But there is more to a game than the art, which brings me to the next thing I kind of feel like I should definitely talk about. Epic Chef desperately wants to be funny. It wants you to guffaw your way through the game. For me, the humor was hit or miss, but in the first hour, I encountered at least one gag that some people might find very offensive. If you’re uncomfortable with humor around religion (specifically Christianity), you might want to just give this one a pass.

Since I seem to have decided to take the tack of covering the game’s major cons first, I’ll wrap up with the thing that put me off the game – the save system. This is one of those games that only lets you save when you sleep, and to make that extra annoying, it restricts you from sleeping unless it’s at least a certain time of day.

This might not be so bad, but the days can be long especially as the game is still teaching you things. I lost almost half an hour of progress because I assumed that going to sleep would be the thing to trigger the save point. In fact, it appears that waking up triggers it instead, and on the second night, you will be woken up before a full night sleep so that the game can drop more plotline on you. Seeing as I’d been trying to save and quit for several minutes already, I exited the game and was brought back to the first full day of play – a day that’s full of little tutorial quests I wasn’t particularly enthused to have to repeat.

While I realize it’s a lot of potentially polarizing elements, there’s a pretty neat little life sim game here. You’ve bought a (possibly) haunted mansion in the town of Ambrosia, and in this weird little town, cooking is king. Not only is it one of the main ways of making money, it’s a pretty key component of settling conflicts. You’ll likely win your first cooking contest handily, but it will also attract the attention of the local culinary guild, who’ll pay you a visit and inform you that you’re required to pay a fairly steep registration fee if you plan to cook professionally – which you obviously plan to do!

In order to make enough money to pay the fee (and also, to get yourself a real bed instead of a wooden board), you can choose to grow crops, forage and gather, or do quests for the inhabitants of Ambrosia. If you’ve played farming-focused life sims in the past, the mechanics will all feel pretty familiar, although the cooking part is fairly unique, in that you’re looking to create synergies, stir at just the right moment to collect maximum flavor elements without sacrificing a scrumptious aroma, and taking care not to overcook anything. The explanations aren’t super-clear, but new concepts are introduced slowly enough that you shouldn’t get overwhelmed.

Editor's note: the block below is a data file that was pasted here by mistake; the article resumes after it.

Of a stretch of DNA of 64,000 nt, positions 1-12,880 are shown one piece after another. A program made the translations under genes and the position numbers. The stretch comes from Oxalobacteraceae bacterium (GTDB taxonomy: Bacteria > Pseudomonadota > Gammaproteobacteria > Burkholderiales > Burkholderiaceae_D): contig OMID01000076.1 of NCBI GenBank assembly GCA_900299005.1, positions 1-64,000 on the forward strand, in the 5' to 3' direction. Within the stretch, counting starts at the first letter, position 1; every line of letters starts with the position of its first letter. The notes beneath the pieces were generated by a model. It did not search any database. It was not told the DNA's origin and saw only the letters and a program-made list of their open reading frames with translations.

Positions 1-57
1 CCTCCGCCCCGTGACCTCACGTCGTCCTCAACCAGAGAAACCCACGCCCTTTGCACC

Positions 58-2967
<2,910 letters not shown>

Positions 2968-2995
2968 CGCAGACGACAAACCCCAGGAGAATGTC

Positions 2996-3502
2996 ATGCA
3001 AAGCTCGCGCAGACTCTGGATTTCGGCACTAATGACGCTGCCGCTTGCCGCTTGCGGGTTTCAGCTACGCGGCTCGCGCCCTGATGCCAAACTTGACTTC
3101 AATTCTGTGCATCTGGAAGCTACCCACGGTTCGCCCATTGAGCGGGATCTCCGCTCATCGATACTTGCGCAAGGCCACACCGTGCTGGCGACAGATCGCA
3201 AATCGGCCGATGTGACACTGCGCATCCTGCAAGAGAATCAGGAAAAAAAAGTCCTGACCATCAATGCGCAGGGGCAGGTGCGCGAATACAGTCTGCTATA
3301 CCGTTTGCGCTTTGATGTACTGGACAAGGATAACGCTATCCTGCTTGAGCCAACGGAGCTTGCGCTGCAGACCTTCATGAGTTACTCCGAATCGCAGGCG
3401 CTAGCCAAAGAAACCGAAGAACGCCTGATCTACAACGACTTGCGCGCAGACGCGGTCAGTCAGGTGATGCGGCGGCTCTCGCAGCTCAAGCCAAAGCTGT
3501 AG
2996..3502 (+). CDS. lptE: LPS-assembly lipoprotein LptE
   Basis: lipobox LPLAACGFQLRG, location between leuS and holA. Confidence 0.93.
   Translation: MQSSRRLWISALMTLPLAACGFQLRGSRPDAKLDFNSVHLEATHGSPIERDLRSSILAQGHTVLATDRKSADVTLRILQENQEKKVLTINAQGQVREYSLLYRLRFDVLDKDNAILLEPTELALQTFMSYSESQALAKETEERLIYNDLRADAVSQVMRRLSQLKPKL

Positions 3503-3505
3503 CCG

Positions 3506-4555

I don’t know if Epic Chef is a game I’ll be going back to anytime soon, mostly because of the stingy save points, because I’m of the opinion that any game that forces you play more than 15 minutes or so without an opportunity to save doesn’t fit my life. However, I was enjoying it enough that without this particular pet peeve, I probably would have stuck with it. Obviously, if you feel the same, this isn’t going to be your favorite game in this month’s Humble Choice, but if you’re okay with some vaguely unsettling character models, irreverent humor, and infrequent save points, there’s a fairly interesting game here.

Another Roadblock or What Happened to the #JustOnePercent Posts?

As I am sitting down to write this, it’s been over two full weeks since my last post for #JustOnePercent. This is quite a bit more of a significant slump than I was in the first time I talked about hitting a project block back in May. It’s not the first time I’ve dropped games, or rearranged my schedule due to other things getting in the way, but it’s definitely the largest gap I’ve had to date.

At this point, I’ll be coming up short of my monthly 12 post goal again, but even considering the games I dropped off my list last month & this month, I’m not really concerned about not finishing the project overall. I have no intention of throwing in the towel.

Instead, I thought I’d write a little about each of the games I passed over. In truth, the primary reason was that life got in the way, but I did manage to play at least a little of four of the five games I originally had planned to write about. The one I skipped entirely got dropped due to being more than a year from release – I’d misread a date and only noticed it when I went to sit down and start the game.